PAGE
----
close this bookVolume 1: No. 35
View the documentNews -- computer industry
View the documentNews -- information industry
View the documentNews -- NSF postdoctoral grants
View the documentNews -- job opportunities
View the documentNews -- journal calls
View the documentComputists -- Steve Vere, John Dinsmore
View the documentDiscussion -- business experiences
View the documentDiscussion -- back problems; ergonomic furniture
View the documentDiscussion -- CTS; voice recognition
View the documentDiscussion -- health and diet

I discussed Carpal Tunnel Syndrome in V1 N26. I've now heard (non-authoritatively) that CTS tends to strike professional women, and in their non-dominant hands. Professionals (e.g., typists, pianists, or reporters) do more repetitive motions than amateurs, and this can overcome any remedial effect of good posture or technique. Women tend to suffer more from fluid retention (due to pregnancy, birth control pills, menopause, premenstrual syndrome, and hysterectomy), which exacerbates CTS. Women may also be more susceptible to inflammation. [The Neck Arm Hand Book by Lauren Andrew Hebert, PT.] The non-dominant hand is involved in fewer different activities, and may also be used more in supinated (palm up) support positions that tighten the tendons. Other positions that cause trouble are flexion (bending the hand toward the palm) and ulnar deviation (tipping the hand toward the little finger), which fold the critical tendons against ligaments or bones. Pinching movements create five times as much tendon pressure as do gripping actions. (That's why shears are less tiring than scissors.) [Michael Sauda (sauda@maine.bitnet), C+HEALTH, 9/24.]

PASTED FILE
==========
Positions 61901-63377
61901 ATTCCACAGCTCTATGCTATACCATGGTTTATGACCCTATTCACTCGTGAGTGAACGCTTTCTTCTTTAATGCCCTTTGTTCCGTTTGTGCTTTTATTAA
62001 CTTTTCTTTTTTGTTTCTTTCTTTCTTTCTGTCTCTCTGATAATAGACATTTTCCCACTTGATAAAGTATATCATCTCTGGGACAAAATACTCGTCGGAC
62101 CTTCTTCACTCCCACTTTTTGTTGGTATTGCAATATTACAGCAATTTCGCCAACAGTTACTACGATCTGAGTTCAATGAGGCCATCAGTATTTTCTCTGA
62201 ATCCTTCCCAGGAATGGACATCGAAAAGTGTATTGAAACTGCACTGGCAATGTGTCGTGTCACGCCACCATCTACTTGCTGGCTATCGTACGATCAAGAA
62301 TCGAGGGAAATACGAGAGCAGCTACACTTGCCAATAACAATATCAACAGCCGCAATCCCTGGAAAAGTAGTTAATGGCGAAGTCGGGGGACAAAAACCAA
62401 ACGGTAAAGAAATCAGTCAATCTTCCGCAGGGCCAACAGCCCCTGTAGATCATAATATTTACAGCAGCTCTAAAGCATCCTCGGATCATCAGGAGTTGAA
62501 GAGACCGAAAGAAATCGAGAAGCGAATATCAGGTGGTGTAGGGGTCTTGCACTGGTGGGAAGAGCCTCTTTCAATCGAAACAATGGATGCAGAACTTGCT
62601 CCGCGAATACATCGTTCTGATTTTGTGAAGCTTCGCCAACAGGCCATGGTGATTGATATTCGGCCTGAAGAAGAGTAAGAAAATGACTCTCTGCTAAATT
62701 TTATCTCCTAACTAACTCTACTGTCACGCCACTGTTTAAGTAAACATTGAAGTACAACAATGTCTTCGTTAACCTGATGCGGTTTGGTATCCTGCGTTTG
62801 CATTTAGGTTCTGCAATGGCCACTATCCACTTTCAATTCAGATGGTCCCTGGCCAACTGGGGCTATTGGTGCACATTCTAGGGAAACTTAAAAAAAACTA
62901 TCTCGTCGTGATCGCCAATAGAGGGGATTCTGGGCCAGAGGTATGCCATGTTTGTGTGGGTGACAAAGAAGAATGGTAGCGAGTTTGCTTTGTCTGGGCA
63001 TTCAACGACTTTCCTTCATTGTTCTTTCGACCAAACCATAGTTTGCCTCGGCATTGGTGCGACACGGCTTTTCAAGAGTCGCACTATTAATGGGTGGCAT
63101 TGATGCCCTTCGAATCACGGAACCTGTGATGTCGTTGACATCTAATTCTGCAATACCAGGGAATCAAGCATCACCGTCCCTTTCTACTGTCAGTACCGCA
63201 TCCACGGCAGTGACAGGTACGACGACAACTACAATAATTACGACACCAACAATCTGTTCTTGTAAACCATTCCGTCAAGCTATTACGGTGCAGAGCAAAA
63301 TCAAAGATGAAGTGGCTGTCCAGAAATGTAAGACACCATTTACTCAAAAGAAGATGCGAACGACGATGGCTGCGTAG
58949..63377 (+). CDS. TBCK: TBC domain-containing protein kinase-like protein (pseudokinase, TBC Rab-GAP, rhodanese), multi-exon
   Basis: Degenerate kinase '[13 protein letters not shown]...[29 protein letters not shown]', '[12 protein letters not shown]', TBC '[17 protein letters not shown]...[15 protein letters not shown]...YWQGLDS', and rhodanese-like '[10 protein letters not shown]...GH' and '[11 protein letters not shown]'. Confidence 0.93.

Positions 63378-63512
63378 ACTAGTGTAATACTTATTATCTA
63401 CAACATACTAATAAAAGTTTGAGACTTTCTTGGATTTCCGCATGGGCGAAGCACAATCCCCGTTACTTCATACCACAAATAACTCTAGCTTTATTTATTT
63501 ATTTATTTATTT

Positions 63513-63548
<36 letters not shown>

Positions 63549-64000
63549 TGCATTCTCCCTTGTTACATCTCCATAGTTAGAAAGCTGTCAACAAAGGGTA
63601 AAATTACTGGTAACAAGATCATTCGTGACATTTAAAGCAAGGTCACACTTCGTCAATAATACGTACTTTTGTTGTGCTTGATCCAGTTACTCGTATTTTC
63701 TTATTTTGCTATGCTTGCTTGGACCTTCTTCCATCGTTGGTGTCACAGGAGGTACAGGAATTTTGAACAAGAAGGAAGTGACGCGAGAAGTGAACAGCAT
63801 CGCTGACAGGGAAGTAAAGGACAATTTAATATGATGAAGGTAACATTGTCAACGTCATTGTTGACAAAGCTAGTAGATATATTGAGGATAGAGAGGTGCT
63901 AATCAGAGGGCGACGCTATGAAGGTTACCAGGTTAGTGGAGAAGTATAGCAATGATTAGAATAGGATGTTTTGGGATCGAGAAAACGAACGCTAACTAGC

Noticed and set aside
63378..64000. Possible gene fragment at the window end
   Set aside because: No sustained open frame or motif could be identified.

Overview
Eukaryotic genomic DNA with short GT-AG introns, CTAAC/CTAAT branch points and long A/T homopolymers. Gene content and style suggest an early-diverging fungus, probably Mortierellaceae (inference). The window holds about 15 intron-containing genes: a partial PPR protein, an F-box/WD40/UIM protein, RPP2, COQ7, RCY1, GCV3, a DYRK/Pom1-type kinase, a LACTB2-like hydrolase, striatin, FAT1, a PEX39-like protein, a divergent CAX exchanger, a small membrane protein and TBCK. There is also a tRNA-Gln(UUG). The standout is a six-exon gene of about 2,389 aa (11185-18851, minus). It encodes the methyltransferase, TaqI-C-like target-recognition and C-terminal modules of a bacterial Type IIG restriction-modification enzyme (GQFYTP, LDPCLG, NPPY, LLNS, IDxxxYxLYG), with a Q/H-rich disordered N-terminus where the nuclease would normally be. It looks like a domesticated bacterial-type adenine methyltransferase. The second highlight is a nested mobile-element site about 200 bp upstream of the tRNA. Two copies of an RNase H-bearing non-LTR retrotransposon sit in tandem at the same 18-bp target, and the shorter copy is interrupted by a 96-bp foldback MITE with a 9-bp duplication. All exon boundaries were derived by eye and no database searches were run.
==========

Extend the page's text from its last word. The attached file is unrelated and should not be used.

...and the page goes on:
Some doctors have experimented with 300 mg/day vitamin B-6 supplements. If the supplements don't work in 12 weeks, though, B-6 supplements probably aren't the answer. If you massively overdose (100-500 mg/day), watch for loss of memory or for numbness in your feet. [Tim Freeman (tsf@cs.cmu.edu), C+HEALTH, 9/18.]

There is an operation that can relieve all pain and numbness of CTS within an hour after surgery. One of the ligaments in the carpal tunnel is cut and pulled out, relieving the pressure. (This may cause a permanent decrease in grip strength. [Tim Freeman, C+HEALTH, 10/11.]) Dr. Resnick, appeared on Dr. Atkins' segment of the NBC Today show, 10/10/91, and could also be contacted through the Arthritis Foundation, (800) 283-7800. [Vikki Wachuku-Stokes. Marilyn Everingham (mrln2@msu.bitnet), C+HEALTH, 10/10.]

Snipping the transverse ligament band will not fix CTS in all patients. Robert Markison is a San Francisco-area hand surgeon who has done several arthroscopic carpal tunnel release surgeries. He prefers conventional methods in almost all cases. There is "incredible variability" inside the wrist, and arthroscopic examination doesn't give a big enough picture. Opening up the wrist may show that the actual problem is a couple of inches further up the arm. [Chris Grant (chris.grant)@um.cc.umich.edu) C+HEALTH, 10/26.]

If you can't regain use of your hands, you may need a voice- command system for your computer.

IBM and Dragon Systems have announced VoiceType, an adaptive 7,000-word system for the IBM PS/2. $3,185; (617) 965-5200. [PC AI, 7-8/91.]

Voice Navigator is a $799 program for the Mac. It takes a bit of training, but it does what it advertises. Dan Rasmus (72225.1423@compuserve.com) gives it a favorable review. [PC AI, 6-7/91.]

For DEC's latest in VAX voice and voicemail, see Computer, 7/91, p. 90. Several products are listed, including a specification for multimedia documents.

The address for the Kurzweil reading machine is Kurzweil Applied Intelligence (Waltham, MA), (617) 893-5151.